... the number of chunks are highly dependent on the explosive change in velocity. So for the record, no significant piece of the station would actually reach the surface of Earth (assuming the presence of an atmosphere).
I was wondering how the size of the orbit might influence these numbers, however, but didn't have any purpose-built mathematical tools installed..
So, I quickly modded my KSP to mimic the real Sol system in terms of distances, sizes, and masses involved,
I put a small spaceship into a roughly 2000km orbit and used a manoeuvre node to find out the change in velocity required to reach the lower atmosphere (11km):
481m/s, assuming a retrograde trajectory, or approximately half of your mean change. The difference between a 1989km altitude change and a 2000km altitude change is largely irrelevant, I chose to put my target altitude at 11km because KSP doesn't display the periapsis if it's below the surface. By comparison, escape velocity requires an additional 2.8km/s (direct trajectory).
EDIT: Just to point it out, the only reason why the Moon appears to be on the edge of an escape orbit in the above image is the angle of the camera, and the relative inclinations of the orbit. The orbit of my spaceship is approximately equatorial, the Moon's very much is not. If I'd bothered getting them in the same plane it'd look something like this:
Source: Kichae's post below.
But would anyone really put a spacestation at a 2Mm orbit? Well, it's not a bad place to put it as such, the transition between LEO and MEO. Atmospheric resistance is all but gone (no, the atmosphere doesn't stop at 100km, it just grows thinner), and while you still have to deal with tidal effects these, too, are minimized with altitude.
But why not put it in high orbit? Geosynchronous or higher, where tidal forces actually help increase your orbital height rather than lower it. Well there's the obvious reason of "fuel requirements" but I took a look at it...
Getting into a Low Earth Orbit, according to wikipedia, takes a minimum of 9.6km/s+drag. I put my spaceship into a 200km orbit around kEarth and set up manoeuvre nodes to a 2Mm orbit:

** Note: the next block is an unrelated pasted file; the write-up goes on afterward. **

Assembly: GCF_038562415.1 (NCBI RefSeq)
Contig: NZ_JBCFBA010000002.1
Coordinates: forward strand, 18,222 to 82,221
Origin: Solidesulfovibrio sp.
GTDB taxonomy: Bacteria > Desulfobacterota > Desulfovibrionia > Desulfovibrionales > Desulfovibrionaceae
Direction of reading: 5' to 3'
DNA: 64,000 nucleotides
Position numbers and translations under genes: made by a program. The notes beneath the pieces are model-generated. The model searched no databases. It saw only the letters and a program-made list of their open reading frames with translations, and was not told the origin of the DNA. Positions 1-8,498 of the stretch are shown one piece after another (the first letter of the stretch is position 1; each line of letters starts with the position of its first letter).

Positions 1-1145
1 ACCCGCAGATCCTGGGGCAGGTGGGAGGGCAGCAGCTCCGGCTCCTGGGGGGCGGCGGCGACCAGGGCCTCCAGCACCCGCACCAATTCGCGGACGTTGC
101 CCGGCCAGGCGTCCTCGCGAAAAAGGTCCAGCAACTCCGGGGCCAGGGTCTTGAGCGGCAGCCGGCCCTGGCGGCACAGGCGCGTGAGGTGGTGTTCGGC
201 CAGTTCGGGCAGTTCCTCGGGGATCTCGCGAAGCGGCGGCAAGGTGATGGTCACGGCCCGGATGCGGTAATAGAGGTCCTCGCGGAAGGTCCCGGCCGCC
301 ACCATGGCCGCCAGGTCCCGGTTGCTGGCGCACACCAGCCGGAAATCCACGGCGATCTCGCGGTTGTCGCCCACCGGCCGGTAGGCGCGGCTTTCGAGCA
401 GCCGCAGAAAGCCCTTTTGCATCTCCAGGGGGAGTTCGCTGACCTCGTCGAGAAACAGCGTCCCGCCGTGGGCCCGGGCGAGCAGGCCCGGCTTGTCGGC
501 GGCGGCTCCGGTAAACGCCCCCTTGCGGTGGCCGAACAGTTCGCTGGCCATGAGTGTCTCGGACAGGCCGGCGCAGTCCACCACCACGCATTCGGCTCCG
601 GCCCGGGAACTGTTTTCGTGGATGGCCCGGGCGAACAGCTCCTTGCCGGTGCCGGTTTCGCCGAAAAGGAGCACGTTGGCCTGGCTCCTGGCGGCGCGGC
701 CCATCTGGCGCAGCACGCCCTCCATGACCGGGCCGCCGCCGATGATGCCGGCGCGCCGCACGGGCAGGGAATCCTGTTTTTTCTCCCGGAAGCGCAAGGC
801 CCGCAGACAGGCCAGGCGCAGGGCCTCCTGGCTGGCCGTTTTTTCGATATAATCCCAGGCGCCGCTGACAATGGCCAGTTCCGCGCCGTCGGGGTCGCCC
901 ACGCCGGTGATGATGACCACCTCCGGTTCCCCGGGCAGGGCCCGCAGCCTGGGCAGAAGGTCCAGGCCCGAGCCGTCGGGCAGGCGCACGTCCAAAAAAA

Required delta-V: ~9.6km/s (to LEO) + 457m/s (first manoeuvre node, transition burn) + 433m/s (second node, in yellow text between navball and kEarth) = 10.5km/s. This is not an entirely accurate number, I probably skipped an important 100km or so, entirely ignored drag, and wasted a bunch of fuel circularizing in LEO, but for the purpose of comparison it'll do.
Compare this to a geosynchronous orbit of 35.7Mm or so:
~9.6km/s (to LEO) + 2455m/s + 1474m/s = 13.5km/s or about a 29% increase in delta-V. In the real world, this would be a much
bigger increase in cost due to the need to carry reaction mass with you for your engines, but in the Infinity universe this is not required. Oh yeah, and the spacestation, or what it's made of, might not even have visited the planet it orbits which would actually make a higher orbit cheaper. Oh, and keeping it in a geostationary orbit would greatly simplify flying to and from it from the surface of the planet. Oh, and...
In short, there's a lot of reasons why you'd want a station in GSO, and not a lot for MEO. So what's important about this? Minimum dV to get back to Earth from GSO:
Minimum dV for escape trajectory from GSO:
Of course, this balance would shift significantly if orbiting a larger, faster spinning planet (such as Jupiter). Now, for the real question: what would happen if a piece of the space station, say a crew capsule and large engine, was ejected at a vector that shifted it's periapsis into the planet's atmosphere?
The fall would accelerate it to over 10km/s.. it would enter the atmosphere..
Decelerating at a massive rate (exceeds 15g for most of the trip) it would burn ever brighter..
Until I realized I hadn't installed Deadly Reentry or anything similar and it calmly fell into the ocean...
(At a fatal velocity of 103.5m/s).